There are 5 common types of recruiters, and it is likely that if you are on an extended job search, you will come across all of them.
Internal, In House, or Corporate*: Internal recruiters work for and source full-time employees for the company they work for and are paid a salary and benefits like any other employee. Companies often use contractors to work as recruiters to avoid paying outside agency fees, effectively insourcing this activity. Example: WalMart, US Army, Amazon, Google
Contingency Recruiter: A Contingency Recruiting Agency does a full-time employee search on a contingency (paid only if they find a candidate) basis for a client company. The recruiter is responsible to do the initial recruiting, screening and interviewing and arranging interviews with the candidates for the client/company. The company pays either a flat fee or a percentage of the first year’s salary usually 15-35% depending on the difficulty. Jobseekers do not have to pay a fee. A lot of regular staffing companies typically offer contingency services too. They will typically advertise these jobs as ‘Direct Hire’ or ‘Contract to hire’ to indicate they are different than the regular staffing positions. Example: Robert Half, Spherion, Matrix-FA
Retained Recruiter: A Retained Agency is similar to a contingency recruiting with the main difference that the client company pays a retainer (fixed upfront amount) fee to have that company perform a search. A portion of the search fee is paid upfront and the remainder is due upon a successful hire. The initial retainer fee is paid irrespective of whether a placement is made. This is more typical for higher level positions to incentivize the recruiter to spend time on a low probability of placement. (It is harder to find a CEO, CFO as opposed to a software developer) Such firms may also call themselves Executive Search firms to distinguish the kind of talent they acquire.
Example: Korn Ferry, Witt Kiefer
PS: Both Contingent and Retained Search companies are also commonly called “Headhunters”. (A term many recruiters don’t like).
Staffing Agency (Temp/Contract): A Temporary/Contract Staffing Firm hires temporary employees for a client’s company. The individual is employed by the staffing agency and the staffing agency pays all wages, employer taxes, medical insurance and benefits. For all purposes the individual is an employee of the staffing company but their work is determined by the client where they work. The client company pays an hourly rate for the contract/temp employee which is higher than the employee cost – the premium or markup to take care of the staffing company’s costs and profits in exchange for the flexibility and ease of hiring and terminating such resources.
Example: Volt, Adecco, Manpower, Aerotek
Outplacement Recruiter: An Outplacement Agency provides job seeking assistance to downsized/displaced/riffed employees. Often the employer will hire an outplacement company to help their recently downsized workforce find jobs as a matter of goodwill. Outplacement services provide resume and interviewing assistance, career counseling, etc. Several of these companies are divisions of larger staffing companies.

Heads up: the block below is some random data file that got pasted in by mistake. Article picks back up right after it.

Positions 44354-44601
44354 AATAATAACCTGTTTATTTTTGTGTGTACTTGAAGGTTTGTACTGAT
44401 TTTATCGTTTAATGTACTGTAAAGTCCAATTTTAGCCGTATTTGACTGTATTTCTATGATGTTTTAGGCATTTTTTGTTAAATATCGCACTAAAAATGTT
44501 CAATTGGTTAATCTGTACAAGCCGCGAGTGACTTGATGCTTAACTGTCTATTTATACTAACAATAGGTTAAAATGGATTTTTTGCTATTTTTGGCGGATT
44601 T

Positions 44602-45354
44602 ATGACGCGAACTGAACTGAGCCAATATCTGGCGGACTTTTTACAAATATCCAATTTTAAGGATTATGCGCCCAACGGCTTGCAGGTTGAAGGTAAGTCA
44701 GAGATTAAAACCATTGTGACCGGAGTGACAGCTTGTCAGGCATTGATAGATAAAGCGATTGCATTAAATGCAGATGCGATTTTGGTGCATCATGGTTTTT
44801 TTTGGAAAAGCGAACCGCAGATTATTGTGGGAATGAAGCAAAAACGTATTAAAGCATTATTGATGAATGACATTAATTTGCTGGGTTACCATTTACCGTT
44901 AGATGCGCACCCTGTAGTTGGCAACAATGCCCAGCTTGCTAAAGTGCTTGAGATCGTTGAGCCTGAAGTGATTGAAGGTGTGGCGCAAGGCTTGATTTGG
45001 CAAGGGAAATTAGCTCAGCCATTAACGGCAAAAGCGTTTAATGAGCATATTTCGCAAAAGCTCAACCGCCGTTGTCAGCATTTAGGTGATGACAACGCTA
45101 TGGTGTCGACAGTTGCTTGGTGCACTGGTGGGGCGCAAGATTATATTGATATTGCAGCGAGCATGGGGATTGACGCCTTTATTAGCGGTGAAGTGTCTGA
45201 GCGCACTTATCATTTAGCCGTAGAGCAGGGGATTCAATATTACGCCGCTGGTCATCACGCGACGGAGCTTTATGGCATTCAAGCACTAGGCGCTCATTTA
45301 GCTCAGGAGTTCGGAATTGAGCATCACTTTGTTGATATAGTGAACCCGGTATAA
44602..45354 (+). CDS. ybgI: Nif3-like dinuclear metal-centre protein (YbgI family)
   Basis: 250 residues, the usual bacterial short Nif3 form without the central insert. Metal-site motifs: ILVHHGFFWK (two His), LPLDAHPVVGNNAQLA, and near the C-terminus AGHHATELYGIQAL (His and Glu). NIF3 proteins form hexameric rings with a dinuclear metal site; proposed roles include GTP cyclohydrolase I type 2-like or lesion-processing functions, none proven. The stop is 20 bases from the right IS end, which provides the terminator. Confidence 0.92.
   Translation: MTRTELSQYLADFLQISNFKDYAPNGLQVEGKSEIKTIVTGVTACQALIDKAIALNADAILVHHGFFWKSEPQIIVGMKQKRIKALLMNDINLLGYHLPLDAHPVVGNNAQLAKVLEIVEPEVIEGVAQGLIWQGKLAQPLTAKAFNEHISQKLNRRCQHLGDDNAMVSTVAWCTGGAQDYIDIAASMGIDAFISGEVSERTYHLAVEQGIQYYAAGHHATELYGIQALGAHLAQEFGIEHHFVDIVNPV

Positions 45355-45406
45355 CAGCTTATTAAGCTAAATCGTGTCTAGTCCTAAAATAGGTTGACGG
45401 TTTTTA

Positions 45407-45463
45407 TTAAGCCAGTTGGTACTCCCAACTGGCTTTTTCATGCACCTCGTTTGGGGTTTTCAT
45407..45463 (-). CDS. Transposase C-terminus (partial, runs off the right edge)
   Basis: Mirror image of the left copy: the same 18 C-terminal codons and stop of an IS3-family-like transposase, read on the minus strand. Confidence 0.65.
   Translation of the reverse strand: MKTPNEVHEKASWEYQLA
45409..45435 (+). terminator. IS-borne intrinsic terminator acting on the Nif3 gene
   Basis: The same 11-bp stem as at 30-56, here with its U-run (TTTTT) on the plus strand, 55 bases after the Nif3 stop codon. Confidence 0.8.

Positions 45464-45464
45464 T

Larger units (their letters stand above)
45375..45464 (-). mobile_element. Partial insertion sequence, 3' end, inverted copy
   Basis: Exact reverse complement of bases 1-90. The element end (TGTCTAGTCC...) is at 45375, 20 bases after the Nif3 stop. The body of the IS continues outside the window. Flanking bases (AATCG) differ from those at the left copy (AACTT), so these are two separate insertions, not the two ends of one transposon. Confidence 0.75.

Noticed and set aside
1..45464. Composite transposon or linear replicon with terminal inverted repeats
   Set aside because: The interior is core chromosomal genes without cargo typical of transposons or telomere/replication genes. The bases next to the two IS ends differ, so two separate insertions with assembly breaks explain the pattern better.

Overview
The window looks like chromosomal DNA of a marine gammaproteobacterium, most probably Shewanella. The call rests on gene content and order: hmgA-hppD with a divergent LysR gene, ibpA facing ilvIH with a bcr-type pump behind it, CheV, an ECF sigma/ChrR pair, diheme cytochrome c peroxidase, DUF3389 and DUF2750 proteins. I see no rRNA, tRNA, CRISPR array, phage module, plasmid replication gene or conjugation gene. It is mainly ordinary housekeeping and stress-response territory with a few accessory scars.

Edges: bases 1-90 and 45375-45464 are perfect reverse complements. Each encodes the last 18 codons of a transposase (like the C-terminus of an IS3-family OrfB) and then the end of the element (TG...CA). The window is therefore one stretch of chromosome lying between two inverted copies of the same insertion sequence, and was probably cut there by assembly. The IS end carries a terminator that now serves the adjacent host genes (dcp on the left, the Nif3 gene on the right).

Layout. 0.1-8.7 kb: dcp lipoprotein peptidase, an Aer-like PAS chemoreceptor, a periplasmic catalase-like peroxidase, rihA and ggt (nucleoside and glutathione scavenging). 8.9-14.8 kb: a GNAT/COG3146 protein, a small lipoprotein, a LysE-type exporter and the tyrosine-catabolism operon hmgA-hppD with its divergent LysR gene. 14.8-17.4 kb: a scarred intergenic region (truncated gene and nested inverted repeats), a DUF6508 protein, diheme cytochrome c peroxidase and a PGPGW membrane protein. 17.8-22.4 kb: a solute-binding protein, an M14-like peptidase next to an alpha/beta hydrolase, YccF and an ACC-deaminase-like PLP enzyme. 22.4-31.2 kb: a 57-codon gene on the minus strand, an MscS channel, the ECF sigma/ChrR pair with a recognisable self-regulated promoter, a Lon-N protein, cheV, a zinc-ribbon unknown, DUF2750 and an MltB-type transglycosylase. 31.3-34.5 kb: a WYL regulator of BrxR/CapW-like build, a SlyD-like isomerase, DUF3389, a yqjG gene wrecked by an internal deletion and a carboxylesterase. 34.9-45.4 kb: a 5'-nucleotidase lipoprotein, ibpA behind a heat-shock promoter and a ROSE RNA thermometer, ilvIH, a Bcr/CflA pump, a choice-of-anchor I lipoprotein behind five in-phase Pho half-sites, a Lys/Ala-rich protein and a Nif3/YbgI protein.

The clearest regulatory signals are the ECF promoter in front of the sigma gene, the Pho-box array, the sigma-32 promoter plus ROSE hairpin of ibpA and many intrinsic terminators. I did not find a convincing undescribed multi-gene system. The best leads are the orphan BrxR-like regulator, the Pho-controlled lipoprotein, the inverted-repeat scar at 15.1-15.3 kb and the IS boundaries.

Regardless of which recruiter approaches you, there are some “Do’s” and some “Don’ts” to keep in mind.
Tell the truth – Recruiters cross reference information, check references, check education claims. That’s their job! If you have been out of work for a while or are concerned about a past issue, be up front. Recruiters have pretty much seen and heard it all and will know immediately whether they are wasting your time – and theirs.
Always be on Time – When a recruiter wants to talk about a potential role or even wants to interview you for an impending one, it’s crucial not to be late. The recruiter always wants to put the best candidate forward for a job. They’ll be taking note of the basics when it comes to timing, appearance and preparedness before they refer you on. Show up approximately 10-15 minutes before if in person. Dress well, be organised and friendly even if you’re Zooming the meeting!.
Ghost a recruiter -While your recruiter may not be able to help you with one specific role at one specific time, they may be able to help you with a role in the future. In this day and age, jobs aren’t forever. It’s in your best interests not to completely ghost a recruiter if things didn’t work out the first time round. Be strategic and think ahead, do not ghost your recruiter.
Bluntly say that you won’t do something minor – If there’s merely one aspect of the job spec that you’re not overly thrilled about, it’s better not to say ‘well I’m not doing that’. You can navigate the small things before signing a contract. Try to be open minded without compromising your preferences.
It’s important to remember that a recruiter wants you to succeed – because then they have also succeeded. Be sure that you are really interested in the job they are recruiting for and show that interest when you talk with them. If you are not interested – say so, that doesn’t mean that a recruiter won’t keep you in mind as they take up other positions to fill. The better relationship you can create, the better the chance that they will help you find your dream job!